Jazz Brothers Howard McGhee Primary Artist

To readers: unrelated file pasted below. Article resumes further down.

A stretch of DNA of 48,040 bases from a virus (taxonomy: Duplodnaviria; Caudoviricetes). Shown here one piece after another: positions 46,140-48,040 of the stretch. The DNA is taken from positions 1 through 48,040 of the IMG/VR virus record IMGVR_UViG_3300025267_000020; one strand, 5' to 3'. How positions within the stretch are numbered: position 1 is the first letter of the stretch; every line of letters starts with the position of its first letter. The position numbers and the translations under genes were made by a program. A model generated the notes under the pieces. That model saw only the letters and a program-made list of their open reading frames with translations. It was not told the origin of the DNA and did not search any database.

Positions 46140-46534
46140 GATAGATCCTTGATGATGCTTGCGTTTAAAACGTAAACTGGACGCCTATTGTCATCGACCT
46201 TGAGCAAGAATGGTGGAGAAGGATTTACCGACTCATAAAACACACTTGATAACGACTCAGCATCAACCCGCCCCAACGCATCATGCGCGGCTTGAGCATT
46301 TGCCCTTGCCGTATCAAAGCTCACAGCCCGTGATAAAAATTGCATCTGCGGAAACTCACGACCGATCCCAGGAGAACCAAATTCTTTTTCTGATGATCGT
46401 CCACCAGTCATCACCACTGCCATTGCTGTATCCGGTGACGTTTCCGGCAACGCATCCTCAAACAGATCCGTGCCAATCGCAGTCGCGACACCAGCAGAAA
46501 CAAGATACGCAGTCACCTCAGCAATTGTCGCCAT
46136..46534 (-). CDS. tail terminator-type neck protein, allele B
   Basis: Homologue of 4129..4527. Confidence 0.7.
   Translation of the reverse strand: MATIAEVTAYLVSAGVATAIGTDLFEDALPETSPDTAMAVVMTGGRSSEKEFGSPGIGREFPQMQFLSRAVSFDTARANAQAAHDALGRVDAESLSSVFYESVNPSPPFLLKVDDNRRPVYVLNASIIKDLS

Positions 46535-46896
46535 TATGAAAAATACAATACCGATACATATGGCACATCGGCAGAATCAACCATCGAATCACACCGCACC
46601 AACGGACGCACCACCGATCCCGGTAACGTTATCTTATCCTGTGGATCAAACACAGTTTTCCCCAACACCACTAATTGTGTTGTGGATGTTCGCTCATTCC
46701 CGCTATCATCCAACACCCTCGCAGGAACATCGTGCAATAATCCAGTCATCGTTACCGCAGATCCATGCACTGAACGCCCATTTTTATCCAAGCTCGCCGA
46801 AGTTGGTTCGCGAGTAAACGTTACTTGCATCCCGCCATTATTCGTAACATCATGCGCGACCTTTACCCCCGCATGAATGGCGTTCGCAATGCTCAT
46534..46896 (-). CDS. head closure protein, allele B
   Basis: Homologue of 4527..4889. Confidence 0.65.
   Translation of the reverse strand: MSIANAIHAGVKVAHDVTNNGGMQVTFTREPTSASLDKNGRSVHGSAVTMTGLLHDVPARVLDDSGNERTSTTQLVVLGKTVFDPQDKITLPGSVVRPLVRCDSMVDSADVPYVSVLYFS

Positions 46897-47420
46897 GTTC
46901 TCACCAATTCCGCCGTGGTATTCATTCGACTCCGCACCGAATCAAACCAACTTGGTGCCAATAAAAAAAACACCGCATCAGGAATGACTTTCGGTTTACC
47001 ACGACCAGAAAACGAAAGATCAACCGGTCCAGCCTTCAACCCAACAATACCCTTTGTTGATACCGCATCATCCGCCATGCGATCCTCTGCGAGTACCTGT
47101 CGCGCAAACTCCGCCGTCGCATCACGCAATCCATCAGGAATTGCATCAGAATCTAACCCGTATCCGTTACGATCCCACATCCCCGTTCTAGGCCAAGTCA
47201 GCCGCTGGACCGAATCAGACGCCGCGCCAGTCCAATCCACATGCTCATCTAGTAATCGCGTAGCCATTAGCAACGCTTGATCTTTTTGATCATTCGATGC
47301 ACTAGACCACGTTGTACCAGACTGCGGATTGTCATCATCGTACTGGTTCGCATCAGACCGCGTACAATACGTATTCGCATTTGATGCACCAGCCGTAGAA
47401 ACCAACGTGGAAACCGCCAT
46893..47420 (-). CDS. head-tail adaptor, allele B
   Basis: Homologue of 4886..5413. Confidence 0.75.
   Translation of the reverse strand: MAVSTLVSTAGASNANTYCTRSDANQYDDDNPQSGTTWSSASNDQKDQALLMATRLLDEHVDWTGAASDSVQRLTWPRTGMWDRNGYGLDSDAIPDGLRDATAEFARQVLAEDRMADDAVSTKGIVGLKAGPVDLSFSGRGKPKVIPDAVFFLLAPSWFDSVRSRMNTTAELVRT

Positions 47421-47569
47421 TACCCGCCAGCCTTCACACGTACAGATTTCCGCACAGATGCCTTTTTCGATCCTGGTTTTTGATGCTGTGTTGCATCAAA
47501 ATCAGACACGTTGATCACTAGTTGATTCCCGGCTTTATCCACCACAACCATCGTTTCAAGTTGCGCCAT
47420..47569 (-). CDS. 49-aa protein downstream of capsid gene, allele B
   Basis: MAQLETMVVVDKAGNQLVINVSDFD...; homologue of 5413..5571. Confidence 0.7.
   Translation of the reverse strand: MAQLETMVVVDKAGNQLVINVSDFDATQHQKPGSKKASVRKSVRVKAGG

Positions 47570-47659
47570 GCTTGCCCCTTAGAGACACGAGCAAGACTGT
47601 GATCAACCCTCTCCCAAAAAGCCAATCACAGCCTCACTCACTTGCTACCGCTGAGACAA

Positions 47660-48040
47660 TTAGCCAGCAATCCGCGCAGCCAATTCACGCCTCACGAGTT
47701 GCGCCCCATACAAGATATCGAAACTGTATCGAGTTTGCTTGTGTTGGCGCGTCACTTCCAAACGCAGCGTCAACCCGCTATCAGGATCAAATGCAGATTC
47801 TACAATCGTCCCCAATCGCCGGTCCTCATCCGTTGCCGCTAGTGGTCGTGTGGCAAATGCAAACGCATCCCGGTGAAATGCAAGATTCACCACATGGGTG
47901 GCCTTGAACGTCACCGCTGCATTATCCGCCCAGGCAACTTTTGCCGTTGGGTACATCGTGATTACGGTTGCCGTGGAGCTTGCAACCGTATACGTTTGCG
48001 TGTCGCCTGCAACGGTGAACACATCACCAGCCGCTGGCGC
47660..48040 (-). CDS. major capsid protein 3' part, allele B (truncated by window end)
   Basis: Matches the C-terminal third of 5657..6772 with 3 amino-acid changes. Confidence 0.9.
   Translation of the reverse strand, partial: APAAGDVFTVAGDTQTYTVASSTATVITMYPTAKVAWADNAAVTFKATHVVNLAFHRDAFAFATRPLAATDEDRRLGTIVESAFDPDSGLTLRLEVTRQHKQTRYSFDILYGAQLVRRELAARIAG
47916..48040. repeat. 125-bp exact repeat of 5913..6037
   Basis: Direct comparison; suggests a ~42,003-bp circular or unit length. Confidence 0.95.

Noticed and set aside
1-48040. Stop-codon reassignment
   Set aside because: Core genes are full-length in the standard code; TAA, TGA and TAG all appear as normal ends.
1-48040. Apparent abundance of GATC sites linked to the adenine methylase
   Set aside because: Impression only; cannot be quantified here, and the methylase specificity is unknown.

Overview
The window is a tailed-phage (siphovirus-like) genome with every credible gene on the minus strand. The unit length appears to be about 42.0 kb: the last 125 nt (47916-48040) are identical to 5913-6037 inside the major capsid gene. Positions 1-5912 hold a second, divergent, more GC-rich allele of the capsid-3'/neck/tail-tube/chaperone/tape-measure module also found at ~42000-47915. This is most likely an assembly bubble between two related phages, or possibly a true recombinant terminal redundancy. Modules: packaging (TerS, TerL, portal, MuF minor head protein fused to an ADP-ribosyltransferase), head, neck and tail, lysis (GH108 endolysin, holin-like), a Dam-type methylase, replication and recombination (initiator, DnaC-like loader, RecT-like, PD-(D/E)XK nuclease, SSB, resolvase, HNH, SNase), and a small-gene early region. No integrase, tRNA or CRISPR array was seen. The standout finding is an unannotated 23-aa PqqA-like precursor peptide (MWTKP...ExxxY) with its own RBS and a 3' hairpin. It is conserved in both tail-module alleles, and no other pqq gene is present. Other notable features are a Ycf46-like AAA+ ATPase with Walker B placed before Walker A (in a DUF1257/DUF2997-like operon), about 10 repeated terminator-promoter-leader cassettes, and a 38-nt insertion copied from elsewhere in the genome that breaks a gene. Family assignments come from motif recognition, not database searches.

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Post-bop lived quite well in the '70s, especially when expressed by Howard McGhee and Charlie Rouse, as formidable a trumpet/tenor sax tandem as has ever existed. Add peerless pianist {|Barry Harris|}, bassist {|Lisle Atkinson|}, and drummer Grady Tate, and you had a dynamic quintet that could not only swing hard and play deep, but could even throw Latin rhythms into the mix, with the help of unsung conga player {|Jual Curtis|}. The ten songs on Jazz Brothers, a companion recording to Rouse's 1977 album Moment's Notice, make all this abundantly clear. One for George and Driftin' are essentially the same tune: a patient, counterpointed horn line in a slow-blues framework. Island Mood, which uses a churning Latin rhythm and turnaround melody reminiscent of Caravan, features Rouse's spare, staccato tenor contrasts and McGhee's {|Dizzy Gillespie|}-like muted trumpet, while the hot calypso bop Frisky is replete with melody and rhythm changes that recall What Is This Thing Called Love? Straight bop and calypso are welded together on In There, the out-and-out bopper Queens (featuring drum stops from Tate), and the simple tag-team melody of Search. Rouse gets a ballad feature on When Sonny Gets Blue, displaying all of the original, wistful passion that made him {|Monk|}'s favorite. This is an imperfect session, but not so much musically. The hour-long running time is disappointingly deceptive, because alternate takes of each song chew up much of that space. There are also some speed distortions during the piano solos, as if the master tapes were either defective or damaged. Nonetheless, this is some great modern jazz from a group of gentlemen who knew their stuff stone cold.


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